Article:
6. Dan Plumley says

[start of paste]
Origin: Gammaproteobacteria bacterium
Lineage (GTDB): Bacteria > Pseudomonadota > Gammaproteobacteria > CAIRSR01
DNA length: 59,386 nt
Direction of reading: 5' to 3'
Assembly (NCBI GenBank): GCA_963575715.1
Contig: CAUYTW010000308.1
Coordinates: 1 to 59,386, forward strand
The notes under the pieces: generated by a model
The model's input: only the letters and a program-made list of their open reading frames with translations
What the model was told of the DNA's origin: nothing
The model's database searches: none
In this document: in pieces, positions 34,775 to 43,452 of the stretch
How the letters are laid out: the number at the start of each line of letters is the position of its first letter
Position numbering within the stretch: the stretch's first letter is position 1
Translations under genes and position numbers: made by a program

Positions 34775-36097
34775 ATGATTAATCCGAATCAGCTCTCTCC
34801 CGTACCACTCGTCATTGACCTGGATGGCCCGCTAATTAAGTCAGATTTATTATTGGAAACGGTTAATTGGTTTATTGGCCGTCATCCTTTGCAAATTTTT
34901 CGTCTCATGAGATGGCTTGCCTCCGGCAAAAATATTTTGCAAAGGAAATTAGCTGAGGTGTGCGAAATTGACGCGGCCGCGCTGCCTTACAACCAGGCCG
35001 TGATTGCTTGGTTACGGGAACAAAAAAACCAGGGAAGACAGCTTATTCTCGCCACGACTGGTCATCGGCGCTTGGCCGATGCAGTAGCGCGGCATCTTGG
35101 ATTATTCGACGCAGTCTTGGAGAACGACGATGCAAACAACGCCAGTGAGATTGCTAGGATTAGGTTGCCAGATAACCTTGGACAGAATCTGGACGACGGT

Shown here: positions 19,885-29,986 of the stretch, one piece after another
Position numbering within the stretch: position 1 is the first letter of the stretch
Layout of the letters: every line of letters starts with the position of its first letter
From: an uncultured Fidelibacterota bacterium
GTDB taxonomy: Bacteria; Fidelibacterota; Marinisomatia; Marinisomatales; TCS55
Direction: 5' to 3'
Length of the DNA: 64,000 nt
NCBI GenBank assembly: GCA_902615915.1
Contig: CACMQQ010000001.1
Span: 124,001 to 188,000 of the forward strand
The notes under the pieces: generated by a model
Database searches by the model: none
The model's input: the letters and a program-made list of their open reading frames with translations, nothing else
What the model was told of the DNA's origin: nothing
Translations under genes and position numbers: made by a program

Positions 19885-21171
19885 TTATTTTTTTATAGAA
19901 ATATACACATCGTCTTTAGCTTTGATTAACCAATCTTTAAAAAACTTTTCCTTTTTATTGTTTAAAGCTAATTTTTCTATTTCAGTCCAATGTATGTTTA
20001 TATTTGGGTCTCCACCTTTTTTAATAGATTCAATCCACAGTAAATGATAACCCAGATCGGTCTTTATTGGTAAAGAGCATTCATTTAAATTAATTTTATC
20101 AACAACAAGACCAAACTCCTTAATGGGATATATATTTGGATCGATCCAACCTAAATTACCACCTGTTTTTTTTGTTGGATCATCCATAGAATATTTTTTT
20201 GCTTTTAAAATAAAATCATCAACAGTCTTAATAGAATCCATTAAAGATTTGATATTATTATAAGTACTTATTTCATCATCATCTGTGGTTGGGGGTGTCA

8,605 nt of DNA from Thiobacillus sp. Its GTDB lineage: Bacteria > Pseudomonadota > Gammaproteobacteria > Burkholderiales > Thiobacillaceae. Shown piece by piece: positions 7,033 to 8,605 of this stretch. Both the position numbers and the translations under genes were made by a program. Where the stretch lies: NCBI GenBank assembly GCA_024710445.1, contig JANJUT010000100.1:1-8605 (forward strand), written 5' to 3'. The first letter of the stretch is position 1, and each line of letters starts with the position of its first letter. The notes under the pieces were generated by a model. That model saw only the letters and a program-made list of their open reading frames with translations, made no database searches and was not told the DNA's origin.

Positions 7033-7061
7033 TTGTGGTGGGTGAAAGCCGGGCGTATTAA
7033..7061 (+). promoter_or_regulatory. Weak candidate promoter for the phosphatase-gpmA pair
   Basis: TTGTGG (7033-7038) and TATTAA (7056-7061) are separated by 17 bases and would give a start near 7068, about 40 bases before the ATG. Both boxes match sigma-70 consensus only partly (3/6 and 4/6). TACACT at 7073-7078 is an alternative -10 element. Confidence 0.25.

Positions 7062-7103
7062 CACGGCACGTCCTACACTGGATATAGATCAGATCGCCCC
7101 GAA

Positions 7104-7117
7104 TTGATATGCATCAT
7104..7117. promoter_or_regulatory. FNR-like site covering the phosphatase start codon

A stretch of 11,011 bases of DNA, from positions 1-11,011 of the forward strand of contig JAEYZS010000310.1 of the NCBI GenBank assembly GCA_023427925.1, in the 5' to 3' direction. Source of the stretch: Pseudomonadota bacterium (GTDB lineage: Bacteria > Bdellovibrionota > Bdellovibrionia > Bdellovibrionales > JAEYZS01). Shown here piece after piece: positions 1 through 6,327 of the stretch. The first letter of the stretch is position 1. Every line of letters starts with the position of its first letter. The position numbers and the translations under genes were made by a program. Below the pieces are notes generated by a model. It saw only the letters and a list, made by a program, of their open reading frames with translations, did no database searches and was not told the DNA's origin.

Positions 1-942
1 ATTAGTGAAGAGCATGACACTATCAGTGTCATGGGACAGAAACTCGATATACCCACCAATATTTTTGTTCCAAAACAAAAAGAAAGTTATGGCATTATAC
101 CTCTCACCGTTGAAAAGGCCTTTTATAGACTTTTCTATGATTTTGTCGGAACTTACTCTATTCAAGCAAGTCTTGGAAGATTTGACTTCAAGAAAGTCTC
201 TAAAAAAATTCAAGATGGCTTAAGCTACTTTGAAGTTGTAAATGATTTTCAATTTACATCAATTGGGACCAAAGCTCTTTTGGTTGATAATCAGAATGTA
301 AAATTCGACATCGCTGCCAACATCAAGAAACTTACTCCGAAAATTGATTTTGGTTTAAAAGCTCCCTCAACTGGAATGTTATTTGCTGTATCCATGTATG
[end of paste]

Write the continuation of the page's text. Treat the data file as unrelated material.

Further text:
Your title was in fact much of my point that Professor Pete Pettengill failed to recognize or even address. Too bad Tim that your article was too short and shallow and did not convey the many valid points and concerns expressed by the public whereas the presenter did not offer much of value to the equation beyond the issue of shuttles and crowding. Front country solutions or actions alone will almost always fail both the wilderness resource and experience in the wild interior if wilderness management and necessary controls do not exist or are reviled by a timid NYS-DEC whose mission is, like it or not, to have “care, custody and control” over the “Forever Wild” Forest Preserve and apply wilderness management principles and have failed to do so for decades in the Eastern High Peaks and elsewhere. It’s mindless if not dangerous and certainly irresponsible to suggest that simply because – as is so often stated like fact these days – that “Millennials” or whomever the user public is don’t see a problem in summit or wilderness over-crowding, that allowing that should just become the new norm. No. Sorry. We have wilderness law, regulations and stake-holder developed regulations and requirements under the State Land Master Plan to preserve the wilderness in resource integrity and wilderness experience for solitude and sense of remoteness, etc., etc. – and that is exactly how the NYS-DEC is supposed to secure “care, custody and control” for the benefit of the wilderness and alpine wild land resource each and every day of the week. And sadly, they continue to fail their mission in doing so and they only profit in their weakness from parties that blindly suggest there is not a problem. We need the true Adirondack borne wilderness ethic restored and recognized as our true legacy and the media – including your valuable writing and wisdom – must play a leading role.